The last arc has to do with Kaede, Sakuta's sister, an interestingly depicted character throughout who has a strange crush on her brother and may be meant more as sis-con service than anything else. However, we do get some greater insight into why she acts like this as her true story unfolds. I'm not going to give that away, as it has some value to it. But, when it all unfolds, we're left with a non-resolution that is both emotionally painful for Sakuta as well as the audience. There is a great sense of loss with this ending. That certainly has value, in that it did generate true emotion in me, but it was also somewhat against the tenor of the series. I wonder however, if this goes further in later volumes of the light novels on which the anime is based. Either way, it wasn't a satisfying ending for what was overall a light comedy series.

Further, we get more insight into the strange girl that Sakuta saw when he first went through puberty syndrome himself. That too is a strangely unsatisfactory explanation and does not in the least tie into or resolve the similarly named younger character, who is introduced in the middle of the series, stays with them for a few days, and then is promptly never to be seen in the series again. Poor writing? Who knows, maybe this goes further in the later light novels as well, but it's too many loose ends for me.

So aside from the relatively boring and predictable final half of the series, and too little time with Mai and Sakuta's relationship, there are other overall concerns with this series. Basically, the show has an average male lead who gets the beautiful and talented girl, and is surrounded by many other beautiful girls at all times. Sakuta is actually a nice guy, so it isn't that bad, but clearly this is meant to mostly appeal to boys/men.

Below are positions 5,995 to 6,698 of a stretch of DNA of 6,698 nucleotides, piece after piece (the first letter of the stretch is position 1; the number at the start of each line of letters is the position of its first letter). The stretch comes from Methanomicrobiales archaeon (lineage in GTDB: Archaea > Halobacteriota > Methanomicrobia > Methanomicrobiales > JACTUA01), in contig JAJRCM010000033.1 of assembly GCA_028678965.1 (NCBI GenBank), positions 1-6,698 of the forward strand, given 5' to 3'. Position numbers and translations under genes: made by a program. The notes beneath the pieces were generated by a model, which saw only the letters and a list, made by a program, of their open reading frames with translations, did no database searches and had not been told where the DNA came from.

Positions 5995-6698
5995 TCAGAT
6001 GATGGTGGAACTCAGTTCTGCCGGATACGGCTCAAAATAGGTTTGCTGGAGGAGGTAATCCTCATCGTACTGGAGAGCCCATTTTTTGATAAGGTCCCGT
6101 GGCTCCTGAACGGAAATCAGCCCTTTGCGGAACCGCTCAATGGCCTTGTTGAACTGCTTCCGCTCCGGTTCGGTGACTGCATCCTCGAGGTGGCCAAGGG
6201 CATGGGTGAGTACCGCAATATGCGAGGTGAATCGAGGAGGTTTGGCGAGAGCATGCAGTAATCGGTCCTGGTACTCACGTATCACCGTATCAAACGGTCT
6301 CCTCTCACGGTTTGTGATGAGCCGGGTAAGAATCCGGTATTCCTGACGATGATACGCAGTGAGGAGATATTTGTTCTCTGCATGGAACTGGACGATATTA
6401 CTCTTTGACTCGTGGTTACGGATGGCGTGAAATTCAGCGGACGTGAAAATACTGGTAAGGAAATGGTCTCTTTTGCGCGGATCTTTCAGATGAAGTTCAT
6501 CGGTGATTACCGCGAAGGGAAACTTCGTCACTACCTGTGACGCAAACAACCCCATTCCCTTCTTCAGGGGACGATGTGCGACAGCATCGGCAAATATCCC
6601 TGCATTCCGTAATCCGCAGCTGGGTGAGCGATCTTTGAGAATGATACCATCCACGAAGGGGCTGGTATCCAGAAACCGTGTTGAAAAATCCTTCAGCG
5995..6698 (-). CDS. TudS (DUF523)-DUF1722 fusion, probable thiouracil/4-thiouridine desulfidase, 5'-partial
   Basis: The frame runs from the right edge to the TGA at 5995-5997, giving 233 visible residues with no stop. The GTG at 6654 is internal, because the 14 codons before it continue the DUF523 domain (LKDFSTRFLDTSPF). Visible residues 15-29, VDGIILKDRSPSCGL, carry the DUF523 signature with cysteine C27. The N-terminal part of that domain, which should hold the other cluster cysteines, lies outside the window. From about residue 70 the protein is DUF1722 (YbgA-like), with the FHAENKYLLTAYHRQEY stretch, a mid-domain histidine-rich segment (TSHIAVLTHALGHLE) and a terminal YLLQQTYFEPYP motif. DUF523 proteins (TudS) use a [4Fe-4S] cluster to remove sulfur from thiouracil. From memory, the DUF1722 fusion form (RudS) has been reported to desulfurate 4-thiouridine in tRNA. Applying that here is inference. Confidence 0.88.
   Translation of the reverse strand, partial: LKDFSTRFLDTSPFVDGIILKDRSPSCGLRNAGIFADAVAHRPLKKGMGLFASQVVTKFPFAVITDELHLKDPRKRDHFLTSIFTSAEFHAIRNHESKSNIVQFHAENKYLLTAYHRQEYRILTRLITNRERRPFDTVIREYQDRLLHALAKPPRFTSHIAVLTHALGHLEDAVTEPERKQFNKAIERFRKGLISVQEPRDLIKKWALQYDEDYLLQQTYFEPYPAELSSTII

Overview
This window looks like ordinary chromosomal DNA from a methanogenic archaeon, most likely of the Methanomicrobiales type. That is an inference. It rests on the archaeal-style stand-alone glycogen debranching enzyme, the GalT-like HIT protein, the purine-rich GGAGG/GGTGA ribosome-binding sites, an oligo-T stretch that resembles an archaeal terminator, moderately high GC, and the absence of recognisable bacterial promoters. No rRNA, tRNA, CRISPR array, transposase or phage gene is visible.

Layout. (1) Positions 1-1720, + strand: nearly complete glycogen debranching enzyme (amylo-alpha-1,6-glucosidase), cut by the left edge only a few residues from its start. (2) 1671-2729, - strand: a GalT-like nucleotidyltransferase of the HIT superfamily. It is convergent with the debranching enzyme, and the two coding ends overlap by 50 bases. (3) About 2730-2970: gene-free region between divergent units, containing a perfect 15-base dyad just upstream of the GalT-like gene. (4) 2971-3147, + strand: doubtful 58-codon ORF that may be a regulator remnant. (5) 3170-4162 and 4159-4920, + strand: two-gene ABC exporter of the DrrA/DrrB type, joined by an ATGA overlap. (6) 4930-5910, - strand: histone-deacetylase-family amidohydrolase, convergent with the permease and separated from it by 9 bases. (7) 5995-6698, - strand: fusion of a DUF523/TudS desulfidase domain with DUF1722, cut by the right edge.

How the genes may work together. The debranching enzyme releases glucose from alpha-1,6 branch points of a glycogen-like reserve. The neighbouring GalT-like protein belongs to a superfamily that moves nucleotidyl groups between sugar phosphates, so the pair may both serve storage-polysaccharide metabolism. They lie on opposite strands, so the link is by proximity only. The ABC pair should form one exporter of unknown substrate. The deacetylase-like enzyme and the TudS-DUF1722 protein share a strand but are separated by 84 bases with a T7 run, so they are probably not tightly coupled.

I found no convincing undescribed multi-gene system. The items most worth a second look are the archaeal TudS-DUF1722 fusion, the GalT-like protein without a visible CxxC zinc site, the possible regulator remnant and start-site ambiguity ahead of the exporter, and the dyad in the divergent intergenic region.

But my biggest qualm is that it is another series in which the male has to come to the rescue and solve all the women's problems. Now, there is his friend Rio Futaba who helps him unravel many of the problems, but she's mostly a sounding board for useless pseudo-science jargon and he ultimatley has to help her too (in a strangely service-y story line). Ultimately it is Sakuta who solves things for all the girls in the series. I'm not really comfortable with that combination of nice but non-descript guy, gets all the girls, and solves all their problems.

This isn't a bad show, per se, but it is problematic and doesn't live up to its early potential. It also clearly cops aspects of "Melancholy of Haruhi Suzumiya" and "My Teen Romantic Comedy SNAFU" (or at least squarely fits into that genre but not nearly as good as those two), so if you liked those shows you'll like this. But what could be a wonderful romance between Sakuta and Mai is so under-represented with screen time, and the plots are so relatively predictable in their resolution, mixed with the male-dominant focus, that it was just overall underwhelming. What was a strong first few episodes became boring and perfunctory for the final 3/4 of the series. With that I'm giving it a watchable but cautious 6/10. I want to give it a lower score, but there are some redeeming qualities and it is watchable despite it's flaws and male-dominant value system.